Getting Here



 The Fifth International Workshop for African Archaeobotany will be held 2-5 July, 2006
at the Institute of Archaeology, University College London. For scheduled papers and absracts select days below.






Institute of


Getting Here




Wednesday, 5 July, 2006

Session: Archaeobotany and political economy--
Cash crops, perennials and the organization of production

Tadmakka/Essouk – Medieval plant remains from the Malian Sahara

Mary Anne Murray
Institute of Archaeology, University College London

The settlement of Essouk was often cited in the works of Arab historians from the 9th century AD onwards as the major Trans-Saharan trade city of Tadmakka (meaning ‘this is Mecca’ in Berber). The settlement was the southern most Saharan staging post on the earliest known Trans-Saharan trade route to West Africa. The documentary evidence from the medieval period indicates that the southern Saharan trading sites were dominated at this time by the northern Islamic culture and that Tadmakka was the regional centre of Islam in this part of the Sahara though the Arab documents also indicate a more southern Berber strain of Islam at Tadmakka/Essouk.

Essouk is located near Kidal, the capital of the Tuareg autonomous region which occupies most of the Malian Sahara. Early Arab records make an association between the ancestors of the Tuareg and the early occupants of Essouk. The Tuaregs themselves also consider it as their ancestral capital at the time of the arrival of Islam in the region.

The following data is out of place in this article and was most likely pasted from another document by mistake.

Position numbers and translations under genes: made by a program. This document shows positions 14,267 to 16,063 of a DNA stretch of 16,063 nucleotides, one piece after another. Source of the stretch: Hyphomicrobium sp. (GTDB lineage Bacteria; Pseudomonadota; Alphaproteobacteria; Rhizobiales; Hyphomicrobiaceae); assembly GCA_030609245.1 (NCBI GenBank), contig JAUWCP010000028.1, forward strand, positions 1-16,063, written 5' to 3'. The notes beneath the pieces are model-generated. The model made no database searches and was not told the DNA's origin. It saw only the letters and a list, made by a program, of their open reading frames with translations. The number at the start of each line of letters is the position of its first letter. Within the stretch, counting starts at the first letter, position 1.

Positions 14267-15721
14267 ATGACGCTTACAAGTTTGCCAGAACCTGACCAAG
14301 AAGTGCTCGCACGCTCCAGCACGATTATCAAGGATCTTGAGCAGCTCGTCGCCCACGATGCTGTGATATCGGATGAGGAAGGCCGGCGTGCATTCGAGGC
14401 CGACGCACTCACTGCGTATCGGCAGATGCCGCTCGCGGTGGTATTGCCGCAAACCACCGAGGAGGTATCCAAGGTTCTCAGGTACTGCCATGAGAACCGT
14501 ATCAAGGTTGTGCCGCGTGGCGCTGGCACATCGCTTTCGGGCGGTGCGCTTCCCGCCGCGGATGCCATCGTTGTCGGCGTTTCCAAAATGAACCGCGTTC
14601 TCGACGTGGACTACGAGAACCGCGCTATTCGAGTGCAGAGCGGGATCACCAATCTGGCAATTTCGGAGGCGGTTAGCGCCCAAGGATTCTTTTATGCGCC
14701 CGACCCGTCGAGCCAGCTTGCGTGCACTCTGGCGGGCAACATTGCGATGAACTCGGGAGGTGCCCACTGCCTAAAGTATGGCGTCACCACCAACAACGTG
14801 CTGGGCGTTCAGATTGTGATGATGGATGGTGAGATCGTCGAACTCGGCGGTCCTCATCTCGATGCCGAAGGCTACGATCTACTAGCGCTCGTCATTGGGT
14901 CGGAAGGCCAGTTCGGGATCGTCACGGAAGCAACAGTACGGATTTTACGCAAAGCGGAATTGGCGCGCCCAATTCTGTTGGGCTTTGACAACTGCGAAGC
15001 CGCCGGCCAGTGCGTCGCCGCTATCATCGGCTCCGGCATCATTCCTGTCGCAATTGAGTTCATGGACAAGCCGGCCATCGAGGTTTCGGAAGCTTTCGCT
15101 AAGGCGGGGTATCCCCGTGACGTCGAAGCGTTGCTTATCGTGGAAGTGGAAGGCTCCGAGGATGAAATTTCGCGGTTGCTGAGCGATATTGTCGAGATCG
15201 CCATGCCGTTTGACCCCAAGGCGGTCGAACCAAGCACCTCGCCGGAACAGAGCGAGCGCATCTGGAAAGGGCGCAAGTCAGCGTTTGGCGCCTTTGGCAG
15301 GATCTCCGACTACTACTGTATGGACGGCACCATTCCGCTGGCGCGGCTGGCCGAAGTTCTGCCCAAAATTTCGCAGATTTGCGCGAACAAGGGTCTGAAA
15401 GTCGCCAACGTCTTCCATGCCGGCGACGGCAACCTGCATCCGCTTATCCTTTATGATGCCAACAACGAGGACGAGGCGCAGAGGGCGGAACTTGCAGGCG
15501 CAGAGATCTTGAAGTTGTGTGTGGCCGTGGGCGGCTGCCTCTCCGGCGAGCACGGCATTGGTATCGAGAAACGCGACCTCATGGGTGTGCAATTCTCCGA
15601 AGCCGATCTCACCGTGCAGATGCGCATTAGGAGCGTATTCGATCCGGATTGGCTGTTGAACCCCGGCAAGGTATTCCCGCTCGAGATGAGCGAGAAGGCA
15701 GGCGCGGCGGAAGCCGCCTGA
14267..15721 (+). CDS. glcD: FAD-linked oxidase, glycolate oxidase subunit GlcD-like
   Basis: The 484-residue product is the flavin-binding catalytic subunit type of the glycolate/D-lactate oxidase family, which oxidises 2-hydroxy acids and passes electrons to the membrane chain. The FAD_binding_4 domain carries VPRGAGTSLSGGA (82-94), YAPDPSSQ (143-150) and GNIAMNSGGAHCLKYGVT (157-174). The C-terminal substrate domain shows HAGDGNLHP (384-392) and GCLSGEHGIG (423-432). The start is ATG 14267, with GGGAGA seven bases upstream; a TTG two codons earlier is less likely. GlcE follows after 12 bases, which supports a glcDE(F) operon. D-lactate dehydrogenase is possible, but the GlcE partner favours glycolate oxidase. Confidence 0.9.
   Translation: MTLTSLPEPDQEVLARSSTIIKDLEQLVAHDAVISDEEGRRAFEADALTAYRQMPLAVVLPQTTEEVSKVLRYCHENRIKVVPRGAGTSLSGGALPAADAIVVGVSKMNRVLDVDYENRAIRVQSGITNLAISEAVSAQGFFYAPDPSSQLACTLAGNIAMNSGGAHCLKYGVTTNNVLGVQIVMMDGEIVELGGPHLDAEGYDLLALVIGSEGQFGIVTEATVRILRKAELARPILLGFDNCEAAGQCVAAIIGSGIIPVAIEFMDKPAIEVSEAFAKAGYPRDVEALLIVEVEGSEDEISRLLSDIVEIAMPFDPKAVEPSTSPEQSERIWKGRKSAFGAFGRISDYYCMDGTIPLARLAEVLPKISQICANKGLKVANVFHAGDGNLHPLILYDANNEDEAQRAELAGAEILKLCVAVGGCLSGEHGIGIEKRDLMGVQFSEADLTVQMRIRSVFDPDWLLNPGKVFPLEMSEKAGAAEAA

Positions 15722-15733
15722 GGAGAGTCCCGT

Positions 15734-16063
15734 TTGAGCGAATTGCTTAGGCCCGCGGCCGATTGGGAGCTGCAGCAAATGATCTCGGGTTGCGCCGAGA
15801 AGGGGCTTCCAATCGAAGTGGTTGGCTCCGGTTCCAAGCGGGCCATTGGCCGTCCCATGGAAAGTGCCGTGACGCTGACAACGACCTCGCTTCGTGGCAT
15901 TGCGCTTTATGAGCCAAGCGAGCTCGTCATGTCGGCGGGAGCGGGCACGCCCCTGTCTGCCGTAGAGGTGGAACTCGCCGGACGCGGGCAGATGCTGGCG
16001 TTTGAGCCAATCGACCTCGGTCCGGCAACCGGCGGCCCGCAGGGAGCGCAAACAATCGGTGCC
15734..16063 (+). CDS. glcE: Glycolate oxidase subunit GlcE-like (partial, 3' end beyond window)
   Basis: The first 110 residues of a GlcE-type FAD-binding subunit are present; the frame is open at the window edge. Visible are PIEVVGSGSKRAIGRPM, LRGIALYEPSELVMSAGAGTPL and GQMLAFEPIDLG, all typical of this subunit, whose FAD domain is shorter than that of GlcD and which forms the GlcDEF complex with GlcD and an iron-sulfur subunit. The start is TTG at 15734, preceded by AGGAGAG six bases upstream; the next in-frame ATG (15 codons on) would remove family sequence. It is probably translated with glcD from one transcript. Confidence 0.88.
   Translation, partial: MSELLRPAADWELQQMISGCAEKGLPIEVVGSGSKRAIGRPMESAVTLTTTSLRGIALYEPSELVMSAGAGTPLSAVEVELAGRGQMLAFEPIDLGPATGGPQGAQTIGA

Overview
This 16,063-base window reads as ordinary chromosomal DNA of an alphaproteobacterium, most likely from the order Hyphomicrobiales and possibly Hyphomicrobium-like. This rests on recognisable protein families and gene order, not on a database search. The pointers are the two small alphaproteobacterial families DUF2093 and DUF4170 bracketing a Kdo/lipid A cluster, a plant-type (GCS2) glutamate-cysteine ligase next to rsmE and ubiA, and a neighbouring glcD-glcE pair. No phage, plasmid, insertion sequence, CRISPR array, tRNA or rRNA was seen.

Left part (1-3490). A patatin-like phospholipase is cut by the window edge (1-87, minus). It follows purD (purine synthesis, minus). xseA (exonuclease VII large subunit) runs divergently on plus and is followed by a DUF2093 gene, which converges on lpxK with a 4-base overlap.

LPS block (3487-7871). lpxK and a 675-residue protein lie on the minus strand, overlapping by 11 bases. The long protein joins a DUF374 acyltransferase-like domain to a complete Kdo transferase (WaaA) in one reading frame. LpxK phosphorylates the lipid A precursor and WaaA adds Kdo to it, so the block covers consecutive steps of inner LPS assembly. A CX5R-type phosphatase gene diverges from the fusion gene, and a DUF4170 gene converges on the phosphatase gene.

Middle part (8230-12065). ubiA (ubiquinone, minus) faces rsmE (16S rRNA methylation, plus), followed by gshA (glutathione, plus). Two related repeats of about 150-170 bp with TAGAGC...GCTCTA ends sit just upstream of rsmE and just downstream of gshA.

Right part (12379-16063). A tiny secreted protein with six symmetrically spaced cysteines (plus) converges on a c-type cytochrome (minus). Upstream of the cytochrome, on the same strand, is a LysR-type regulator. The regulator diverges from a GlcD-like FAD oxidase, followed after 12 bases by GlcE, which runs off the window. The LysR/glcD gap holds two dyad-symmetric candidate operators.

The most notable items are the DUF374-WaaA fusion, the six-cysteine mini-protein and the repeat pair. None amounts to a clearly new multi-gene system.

Despite the great importance of the ‘urban ruins’ of Essouk, this is the first major archaeological and archaeobotanical investigation of the site. The charred plant remains from the site include cotton (Gossypium), free threshing Triticum, millets (Pennesetum, Echinochloa), melon (Citrullus), Ziziphus, a variety of wild/weed plants, as well as animal dung presumably used as fuel. Together, the material culture and archaeobotanical evidence from the settlement are important for their potential to shed light on the development of Trans-Saharan trade, the early influence of Islam in the Malian Sahara and the possible origins of the Tuareg tribe.


return to 5 July schedule

Monday schedule . . . Tuesday 4 July


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Last modified: 03/06/06